Editor: Shannon Cottongame
August 4, 2022
The Hill County Commissioners Court approved a new texting service for the elections office and moved forward with a tax abatement for a solar storage facility in a meeting held Tuesday, July 26.
Hill County Elections Administrator Aaron Torres and Jon Myers of TextMyGov presented information about the texting program designed for government. The goal is to give voters quick answers to frequently asked questions and eliminate the need to hire another individual in the elections office.
County Judge Justin Lewis explained that the elections office is particularly busy at election time and said that he asked Torres to look for technological solutions to assist the staff.
Myers said that multiple cities and agencies use the program, which he said is highly configurable, does not need to be downloaded and comes with training and support.
When the program is up and running, citizens can send a text to get quick answers to their questions about where to vote, voter registration cards and other election information. They can also receive alerts and report any issues with voting.
Lewis said that the program does not replace human interaction and citizens will still be able to contact the elections office for assistance, but it will eliminate some calls to the elections office and be convenient for citizens.
The court approved a two-year contract with TextMyGov at a total cost of $12,000.
Mike Dixon, the county’s economic development attorney, presented information about a proposed tax abatement for the Sun Valley Solar storage facility.
The battery energy storage system is designed to discharge energy generated from the solar facility in the Abbott area. The minimum capital investment of the project is listed at $44 million.
The facility will be located in the reinvestment zone that was created in 2019, before the county decreased the incentives it was offering to green energy companies. This means that the proposed tax abatement will be calculated using the old guidelines.
The proposal calls for a 50 percent abatement in years one and two of the project, followed by 40 percent in years three and four, 35 percent in year five and 20 percent in year six, which is the final year of the abatement. The county does not negotiate on the FM lateral (road and bridge) portion of the tax rate, which means the project will put the full amount of expected tax revenue into that fund immediately.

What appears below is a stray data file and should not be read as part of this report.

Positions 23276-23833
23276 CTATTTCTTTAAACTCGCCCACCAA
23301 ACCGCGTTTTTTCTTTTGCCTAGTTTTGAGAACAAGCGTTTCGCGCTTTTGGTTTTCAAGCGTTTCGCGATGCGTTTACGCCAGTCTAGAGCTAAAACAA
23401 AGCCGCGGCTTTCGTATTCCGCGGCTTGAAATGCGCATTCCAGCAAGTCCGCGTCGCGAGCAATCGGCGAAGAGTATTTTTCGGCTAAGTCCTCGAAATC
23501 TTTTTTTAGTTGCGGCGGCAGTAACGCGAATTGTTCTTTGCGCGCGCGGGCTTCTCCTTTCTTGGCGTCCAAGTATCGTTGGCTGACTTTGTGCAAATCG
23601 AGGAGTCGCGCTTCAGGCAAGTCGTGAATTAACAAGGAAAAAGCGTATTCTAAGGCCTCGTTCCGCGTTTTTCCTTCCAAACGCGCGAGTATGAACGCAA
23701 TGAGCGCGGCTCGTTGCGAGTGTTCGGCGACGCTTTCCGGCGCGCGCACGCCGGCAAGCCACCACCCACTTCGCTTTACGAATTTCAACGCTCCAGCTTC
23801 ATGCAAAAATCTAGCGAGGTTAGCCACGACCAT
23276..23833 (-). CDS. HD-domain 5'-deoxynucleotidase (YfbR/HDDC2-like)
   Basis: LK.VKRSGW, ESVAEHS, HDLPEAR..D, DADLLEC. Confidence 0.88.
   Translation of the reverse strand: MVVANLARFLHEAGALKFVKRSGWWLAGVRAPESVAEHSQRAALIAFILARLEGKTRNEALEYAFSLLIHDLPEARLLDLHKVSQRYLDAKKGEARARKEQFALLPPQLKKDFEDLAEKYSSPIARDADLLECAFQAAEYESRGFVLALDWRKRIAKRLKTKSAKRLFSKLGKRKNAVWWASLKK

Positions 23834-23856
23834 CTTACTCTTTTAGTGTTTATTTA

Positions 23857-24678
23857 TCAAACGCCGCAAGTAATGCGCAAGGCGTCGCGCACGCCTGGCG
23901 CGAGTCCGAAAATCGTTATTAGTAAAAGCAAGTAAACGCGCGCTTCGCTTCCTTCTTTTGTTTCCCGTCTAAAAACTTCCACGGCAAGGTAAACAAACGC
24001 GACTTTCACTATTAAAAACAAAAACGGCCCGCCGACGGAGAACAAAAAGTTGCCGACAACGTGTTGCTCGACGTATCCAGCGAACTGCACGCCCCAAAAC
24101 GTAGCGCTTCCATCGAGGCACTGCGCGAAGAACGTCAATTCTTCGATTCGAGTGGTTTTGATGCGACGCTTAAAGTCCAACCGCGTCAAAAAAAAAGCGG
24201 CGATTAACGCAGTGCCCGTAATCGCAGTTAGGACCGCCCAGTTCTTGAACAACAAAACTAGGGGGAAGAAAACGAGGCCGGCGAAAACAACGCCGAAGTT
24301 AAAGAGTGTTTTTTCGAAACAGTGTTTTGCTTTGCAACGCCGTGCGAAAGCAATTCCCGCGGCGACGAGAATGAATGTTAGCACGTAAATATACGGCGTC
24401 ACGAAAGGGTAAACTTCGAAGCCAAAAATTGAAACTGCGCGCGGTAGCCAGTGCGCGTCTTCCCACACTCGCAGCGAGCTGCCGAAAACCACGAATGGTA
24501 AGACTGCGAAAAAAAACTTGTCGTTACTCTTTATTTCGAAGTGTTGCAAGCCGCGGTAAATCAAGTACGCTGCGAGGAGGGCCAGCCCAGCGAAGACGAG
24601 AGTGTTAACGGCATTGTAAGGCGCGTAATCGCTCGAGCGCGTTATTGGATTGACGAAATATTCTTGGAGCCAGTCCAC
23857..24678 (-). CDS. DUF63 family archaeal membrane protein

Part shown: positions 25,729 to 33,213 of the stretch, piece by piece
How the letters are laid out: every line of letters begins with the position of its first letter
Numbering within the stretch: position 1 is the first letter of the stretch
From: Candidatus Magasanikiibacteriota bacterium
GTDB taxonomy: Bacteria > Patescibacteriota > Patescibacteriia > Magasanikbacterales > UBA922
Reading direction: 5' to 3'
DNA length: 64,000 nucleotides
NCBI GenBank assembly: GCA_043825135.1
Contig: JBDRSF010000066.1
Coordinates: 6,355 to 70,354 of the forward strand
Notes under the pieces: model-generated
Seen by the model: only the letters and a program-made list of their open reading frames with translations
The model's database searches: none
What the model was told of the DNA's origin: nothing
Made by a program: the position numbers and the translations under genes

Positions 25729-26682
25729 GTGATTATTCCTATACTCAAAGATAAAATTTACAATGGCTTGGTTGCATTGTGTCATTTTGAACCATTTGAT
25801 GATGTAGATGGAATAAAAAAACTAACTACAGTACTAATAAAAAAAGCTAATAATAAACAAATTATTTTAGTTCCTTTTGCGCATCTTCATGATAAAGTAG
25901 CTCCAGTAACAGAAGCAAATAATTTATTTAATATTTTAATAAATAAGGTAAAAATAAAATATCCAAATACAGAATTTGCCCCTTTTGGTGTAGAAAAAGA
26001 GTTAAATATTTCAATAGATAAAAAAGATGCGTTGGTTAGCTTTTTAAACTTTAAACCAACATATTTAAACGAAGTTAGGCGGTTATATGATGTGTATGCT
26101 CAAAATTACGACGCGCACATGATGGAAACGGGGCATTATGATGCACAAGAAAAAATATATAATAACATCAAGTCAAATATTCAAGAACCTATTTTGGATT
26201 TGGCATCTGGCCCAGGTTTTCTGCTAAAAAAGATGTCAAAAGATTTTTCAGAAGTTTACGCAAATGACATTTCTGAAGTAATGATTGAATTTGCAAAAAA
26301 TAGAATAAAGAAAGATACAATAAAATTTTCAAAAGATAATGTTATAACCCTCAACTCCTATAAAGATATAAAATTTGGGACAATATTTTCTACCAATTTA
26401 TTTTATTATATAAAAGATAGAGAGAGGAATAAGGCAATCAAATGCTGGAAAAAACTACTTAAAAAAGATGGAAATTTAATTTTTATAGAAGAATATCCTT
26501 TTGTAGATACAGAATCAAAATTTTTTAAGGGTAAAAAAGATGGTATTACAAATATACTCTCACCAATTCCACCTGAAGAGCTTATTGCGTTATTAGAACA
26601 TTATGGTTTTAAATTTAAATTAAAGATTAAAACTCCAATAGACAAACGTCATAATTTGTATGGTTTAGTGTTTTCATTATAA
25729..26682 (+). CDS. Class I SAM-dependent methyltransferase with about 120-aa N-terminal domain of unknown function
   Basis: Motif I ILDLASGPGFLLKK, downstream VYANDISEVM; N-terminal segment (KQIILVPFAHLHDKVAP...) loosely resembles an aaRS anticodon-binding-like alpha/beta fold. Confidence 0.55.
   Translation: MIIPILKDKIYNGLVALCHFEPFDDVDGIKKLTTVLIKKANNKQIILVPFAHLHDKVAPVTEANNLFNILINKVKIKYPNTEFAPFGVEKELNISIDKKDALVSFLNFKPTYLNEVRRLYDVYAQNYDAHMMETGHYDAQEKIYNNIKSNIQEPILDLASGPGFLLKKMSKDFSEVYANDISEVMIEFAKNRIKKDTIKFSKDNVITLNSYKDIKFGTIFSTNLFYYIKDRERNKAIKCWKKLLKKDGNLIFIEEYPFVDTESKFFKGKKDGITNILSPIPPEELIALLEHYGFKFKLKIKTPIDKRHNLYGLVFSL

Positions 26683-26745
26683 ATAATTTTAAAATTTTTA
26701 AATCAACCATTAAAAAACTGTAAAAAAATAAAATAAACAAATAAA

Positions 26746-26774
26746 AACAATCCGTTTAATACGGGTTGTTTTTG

The project is expected to be completed by December 31, 2023.
The court approved allowing the county judge to provide notice of the proposed tax abatement to other taxing entities and approved the form of the contract. The final vote is expected after a public hearing on Tuesday, September 13.
Commissioners also approved a preliminary plat for Longview Creek Ranch, a planned subdivision involving 56 lots in Precinct 4 off of HCR 4307.
A final plat was approved for property being purchased by Emergency Services District (ESD) 2 off of Interstate 35 in the southern part of the county near County Line Road. The district is purchasing the property for a possible future ambulance station if the call volume makes it necessary as the county grows.
After reviewing options earlier this month, the court voted to approve a medical insurance proposal from Blue Cross Blue Shield. The company’s proposal to provide health insurance to county employees in the coming year was the best offer and considered superior to the county’s current policy.
The court set a public hearing for Tuesday, September 13, on a proposed road change for a portion of HCR 3436. Lewis said that the proposal involves about 700 feet of a road in the unincorporated city of Irene that is not currently on the county’s road maintenance map but has a county road number. The change will allow the county to maintain the section of road.
Commissioners wrapped up the meeting with a budget workshop as Lewis and County Auditor Susan Swilling prepare to file a proposed county budget at the end of this month.
Lewis and Swilling discussed the need to streamline the payscale for road and bridge employees across commissioners’ precincts. Lewis said that employees with the same job duties are paid different amounts from precinct to precinct, which has caused morale issues.
This led to a discussion about the need to amend the county’s overall payroll policy, with Lewis explaining that the goal is not to take pay away from anyone but to identify starting pay for different positions and ensure that employees know how they can move up in a department.
Swilling said that she will draw up ideas for the commissioners to consider regarding their own employees, and Lewis said that he wants to tackle the issue throughout county departments in the coming year.
In other discussion, Lewis and Emergency Management Coordinator Tom Hemrick emphasized the importance of adhering to the county’s burn ban, noting the recent increase in grass fires. Hemrick pointed out that in a disaster burn ban there are no exceptions to the prohibition on outdoor burning, and violators will be ticketed by the sheriff’s office.